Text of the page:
Under Review: The Baseball Project – Volume 2: High And Inside

It’s always a dubious thing to title an album “Volume 1.” With such a title, you’re already making promises about the future; and that can often lead to forced follow-ups (or no follow-ups at all). When The Baseball Project – the part power pop part musical history lesson led by Steve Wynn and Scott McCaughey – released their 2008 debut, I began itching for more almost immediately. Following a rousing, live jukebox kind of tour, The Baseball Project returned to the studio, but it wouldn’t be for Volume 2 just yet. Released over the course of the entire 2010 season, Broadside Ballads consisted of nine songs written about notable players and games as they were becoming notable. From the death of beloved pitcher Jose Lima (“Lima Time!”) to the rise of new favorites Roy Halladay (“30 Doc”) and Stephen Strasburg (“Phenom”), Broadside Ballads served as the ever-updating soundtrack to a typical season’s worth of great stories. All this was leading up to the release of the Project’s second full length, an album that delivers more lovingly penned songs about America’s game.

The first thing that Volume 2: High And Inside can boast over its predecessor is an increase in musical depth and variety. “Buckner’s Bolero” ponders the potential causes of the first baseman’s notorious bum play in the ’86 series over a churning, cinematic backdrop. Mariners right fielder Ichiro Suzuki accomplishes superhuman feats in the sci-fi rave-up “Ichiro Goes To The Moon” and a bright organ swirls around “Twilight Of My Career,” a kiss off from Roger Clemens to the Red Sox. As on Volume 1, Wynn and McCaughey trade off on just about every song, though drummer Linda Pitmon appears as a vocalist much more prominently here. She shouts the titular warning on “Look Out Mom” and takes an entire verse on the delightful “Fair Weather Fans.” That last tune also features a rare vocal appearance from bassist Peter Buck, who simply intones that his favorite team would have to be “the Washington Senators.”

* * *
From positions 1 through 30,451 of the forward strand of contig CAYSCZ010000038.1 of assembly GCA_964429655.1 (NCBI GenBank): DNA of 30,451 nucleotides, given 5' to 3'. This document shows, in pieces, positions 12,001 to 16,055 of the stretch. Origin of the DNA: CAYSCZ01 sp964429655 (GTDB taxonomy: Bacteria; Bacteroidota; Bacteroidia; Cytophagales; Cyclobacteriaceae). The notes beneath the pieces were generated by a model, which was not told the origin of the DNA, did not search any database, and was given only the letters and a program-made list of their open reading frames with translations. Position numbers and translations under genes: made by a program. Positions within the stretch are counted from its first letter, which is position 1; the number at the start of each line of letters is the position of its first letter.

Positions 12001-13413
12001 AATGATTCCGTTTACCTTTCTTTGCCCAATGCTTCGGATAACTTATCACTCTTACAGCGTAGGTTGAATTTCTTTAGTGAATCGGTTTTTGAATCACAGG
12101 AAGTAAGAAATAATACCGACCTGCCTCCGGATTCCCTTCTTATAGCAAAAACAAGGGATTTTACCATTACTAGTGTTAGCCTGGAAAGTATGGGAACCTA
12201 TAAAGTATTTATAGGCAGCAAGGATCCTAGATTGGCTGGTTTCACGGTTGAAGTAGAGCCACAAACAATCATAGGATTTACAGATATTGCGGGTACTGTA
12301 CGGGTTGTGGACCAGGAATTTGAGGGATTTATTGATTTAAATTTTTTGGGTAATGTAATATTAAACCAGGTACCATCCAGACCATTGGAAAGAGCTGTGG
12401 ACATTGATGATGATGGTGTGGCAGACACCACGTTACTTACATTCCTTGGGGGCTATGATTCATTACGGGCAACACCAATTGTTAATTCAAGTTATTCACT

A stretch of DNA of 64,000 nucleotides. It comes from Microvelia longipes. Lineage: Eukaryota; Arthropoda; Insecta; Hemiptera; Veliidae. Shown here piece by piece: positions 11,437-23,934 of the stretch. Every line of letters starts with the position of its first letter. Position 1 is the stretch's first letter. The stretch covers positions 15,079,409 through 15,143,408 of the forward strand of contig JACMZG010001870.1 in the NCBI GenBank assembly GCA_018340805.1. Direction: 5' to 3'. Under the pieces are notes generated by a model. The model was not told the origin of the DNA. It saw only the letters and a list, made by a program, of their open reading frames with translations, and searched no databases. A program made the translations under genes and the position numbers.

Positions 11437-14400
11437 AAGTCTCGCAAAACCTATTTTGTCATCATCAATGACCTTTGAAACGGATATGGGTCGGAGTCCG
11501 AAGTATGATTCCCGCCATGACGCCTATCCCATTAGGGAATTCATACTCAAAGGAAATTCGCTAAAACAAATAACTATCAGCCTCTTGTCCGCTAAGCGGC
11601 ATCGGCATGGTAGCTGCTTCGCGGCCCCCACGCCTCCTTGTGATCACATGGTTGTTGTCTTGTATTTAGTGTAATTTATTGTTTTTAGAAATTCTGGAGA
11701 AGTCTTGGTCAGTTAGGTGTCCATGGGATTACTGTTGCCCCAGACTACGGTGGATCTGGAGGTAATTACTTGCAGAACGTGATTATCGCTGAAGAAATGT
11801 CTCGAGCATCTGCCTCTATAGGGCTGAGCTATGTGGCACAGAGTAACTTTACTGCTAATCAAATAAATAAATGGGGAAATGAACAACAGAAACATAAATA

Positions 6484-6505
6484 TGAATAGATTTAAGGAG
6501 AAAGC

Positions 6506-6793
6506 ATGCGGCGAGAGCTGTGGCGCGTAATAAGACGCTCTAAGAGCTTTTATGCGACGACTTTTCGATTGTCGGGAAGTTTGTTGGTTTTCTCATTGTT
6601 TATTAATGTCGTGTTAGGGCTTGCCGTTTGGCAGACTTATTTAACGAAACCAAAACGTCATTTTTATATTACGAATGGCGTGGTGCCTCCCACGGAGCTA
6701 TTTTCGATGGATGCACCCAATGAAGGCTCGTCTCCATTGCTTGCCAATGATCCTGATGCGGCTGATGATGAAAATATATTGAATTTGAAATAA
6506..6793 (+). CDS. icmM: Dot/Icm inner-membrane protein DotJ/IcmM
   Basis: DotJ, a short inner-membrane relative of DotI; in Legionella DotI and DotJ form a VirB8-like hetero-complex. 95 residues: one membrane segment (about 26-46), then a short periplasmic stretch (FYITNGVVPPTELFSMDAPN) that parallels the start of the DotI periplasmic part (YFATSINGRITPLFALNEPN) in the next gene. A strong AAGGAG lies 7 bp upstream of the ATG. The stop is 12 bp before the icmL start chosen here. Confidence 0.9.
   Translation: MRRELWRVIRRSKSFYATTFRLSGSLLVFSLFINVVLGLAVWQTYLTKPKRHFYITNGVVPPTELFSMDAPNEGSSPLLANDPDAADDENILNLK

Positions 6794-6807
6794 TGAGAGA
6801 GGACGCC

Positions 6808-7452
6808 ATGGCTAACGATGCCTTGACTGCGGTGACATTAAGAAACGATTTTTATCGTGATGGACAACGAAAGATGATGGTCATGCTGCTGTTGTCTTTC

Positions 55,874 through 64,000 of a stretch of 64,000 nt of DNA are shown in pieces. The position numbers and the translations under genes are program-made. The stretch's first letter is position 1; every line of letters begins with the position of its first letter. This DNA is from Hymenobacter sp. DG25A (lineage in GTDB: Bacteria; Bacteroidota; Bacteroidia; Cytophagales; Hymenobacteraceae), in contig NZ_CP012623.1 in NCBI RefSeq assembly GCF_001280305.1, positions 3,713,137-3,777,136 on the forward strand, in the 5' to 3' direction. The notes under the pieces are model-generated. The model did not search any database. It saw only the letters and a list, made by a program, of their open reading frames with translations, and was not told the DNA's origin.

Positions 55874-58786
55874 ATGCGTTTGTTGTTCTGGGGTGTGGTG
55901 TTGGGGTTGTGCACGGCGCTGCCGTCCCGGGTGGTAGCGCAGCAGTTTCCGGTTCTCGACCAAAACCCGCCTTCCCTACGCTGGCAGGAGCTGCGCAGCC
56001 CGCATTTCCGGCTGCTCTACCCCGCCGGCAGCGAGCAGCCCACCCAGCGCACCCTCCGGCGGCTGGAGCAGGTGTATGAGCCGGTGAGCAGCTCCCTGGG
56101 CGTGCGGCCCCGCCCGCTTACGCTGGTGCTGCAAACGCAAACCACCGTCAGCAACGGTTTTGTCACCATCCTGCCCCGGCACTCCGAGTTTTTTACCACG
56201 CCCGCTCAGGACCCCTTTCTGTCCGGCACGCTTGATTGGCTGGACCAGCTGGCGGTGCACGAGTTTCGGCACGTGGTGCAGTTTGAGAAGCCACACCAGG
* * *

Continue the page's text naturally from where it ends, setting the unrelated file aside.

Just like on albums from The Minus 5, High And Inside is strongly defined by its guest performers. Craig Finn of The Hold Steady leads the group for an ode to his beloved Twins (“Don’t Call Them Twinkies”) and members of The Decemberists help out with some of the instrumentation. Despite the help, The Baseball Project’s songs shine in their simplicity. Whether it’s the resurgence of awesome nicknames (“Panda And The Freak”) or the lack of aggressive pitchers around today (“Chin Music”), Wynn and McCaughey craft these songs with equal deference to the stories and the melodies. Nowhere else is this more apparent than on High And Inside’s closing track, “Here Lies Carl Mays.” A delicate ballad sung from the perspective of the spitballer who delivered the infamous ‘pitch that killed’ to the head of Indians shortstop Ray Chapman in 1920. McCaughey’s elegy paints Mays as subsequently tortured by Chapman’s death, culminating with a wish that “that killer pitch had never left [his] hand.” It’s a heavy way to close an album, but the song serves as a reminder that all parts of human history, even our most beloved diversions, have a dark side that must be remembered despite the pain.


~ by E. on February 28, 2011.

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